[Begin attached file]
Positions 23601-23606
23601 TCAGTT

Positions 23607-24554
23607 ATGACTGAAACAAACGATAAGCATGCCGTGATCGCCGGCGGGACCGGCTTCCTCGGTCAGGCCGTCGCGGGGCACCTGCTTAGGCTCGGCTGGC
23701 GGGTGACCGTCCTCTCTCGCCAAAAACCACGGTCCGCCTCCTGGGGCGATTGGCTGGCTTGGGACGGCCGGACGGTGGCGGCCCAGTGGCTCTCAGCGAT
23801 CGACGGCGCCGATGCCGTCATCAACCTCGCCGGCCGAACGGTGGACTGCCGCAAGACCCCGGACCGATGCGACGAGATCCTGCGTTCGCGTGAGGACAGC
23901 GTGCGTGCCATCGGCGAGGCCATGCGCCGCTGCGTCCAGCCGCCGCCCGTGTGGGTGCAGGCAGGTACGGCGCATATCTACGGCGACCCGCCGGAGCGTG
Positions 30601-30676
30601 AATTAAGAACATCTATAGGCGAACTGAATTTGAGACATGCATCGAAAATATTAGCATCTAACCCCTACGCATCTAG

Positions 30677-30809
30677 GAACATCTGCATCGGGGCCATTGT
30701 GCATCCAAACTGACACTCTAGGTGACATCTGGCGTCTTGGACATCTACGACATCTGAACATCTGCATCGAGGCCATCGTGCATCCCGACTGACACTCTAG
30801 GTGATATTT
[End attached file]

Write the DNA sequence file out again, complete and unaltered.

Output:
Positions 23601-23606
23601 TCAGTT

Positions 23607-24554
23607 ATGACTGAAACAAACGATAAGCATGCCGTGATCGCCGGCGGGACCGGCTTCCTCGGTCAGGCCGTCGCGGGGCACCTGCTTAGGCTCGGCTGGC
23701 GGGTGACCGTCCTCTCTCGCCAAAAACCACGGTCCGCCTCCTGGGGCGATTGGCTGGCTTGGGACGGCCGGACGGTGGCGGCCCAGTGGCTCTCAGCGAT
23801 CGACGGCGCCGATGCCGTCATCAACCTCGCCGGCCGAACGGTGGACTGCCGCAAGACCCCGGACCGATGCGACGAGATCCTGCGTTCGCGTGAGGACAGC
23901 GTGCGTGCCATCGGCGAGGCCATGCGCCGCTGCGTCCAGCCGCCGCCCGTGTGGGTGCAGGCAGGTACGGCGCATATCTACGGCGACCCGCCGGAGCGTG
Positions 30601-30676
30601 AATTAAGAACATCTATAGGCGAACTGAATTTGAGACATGCATCGAAAATATTAGCATCTAACCCCTACGCATCTAG

Positions 30677-30809
30677 GAACATCTGCATCGGGGCCATTGT
30701 GCATCCAAACTGACACTCTAGGTGACATCTGGCGTCTTGGACATCTACGACATCTGAACATCTGCATCGAGGCCATCGTGCATCCCGACTGACACTCTAG
30801 GTGATATTT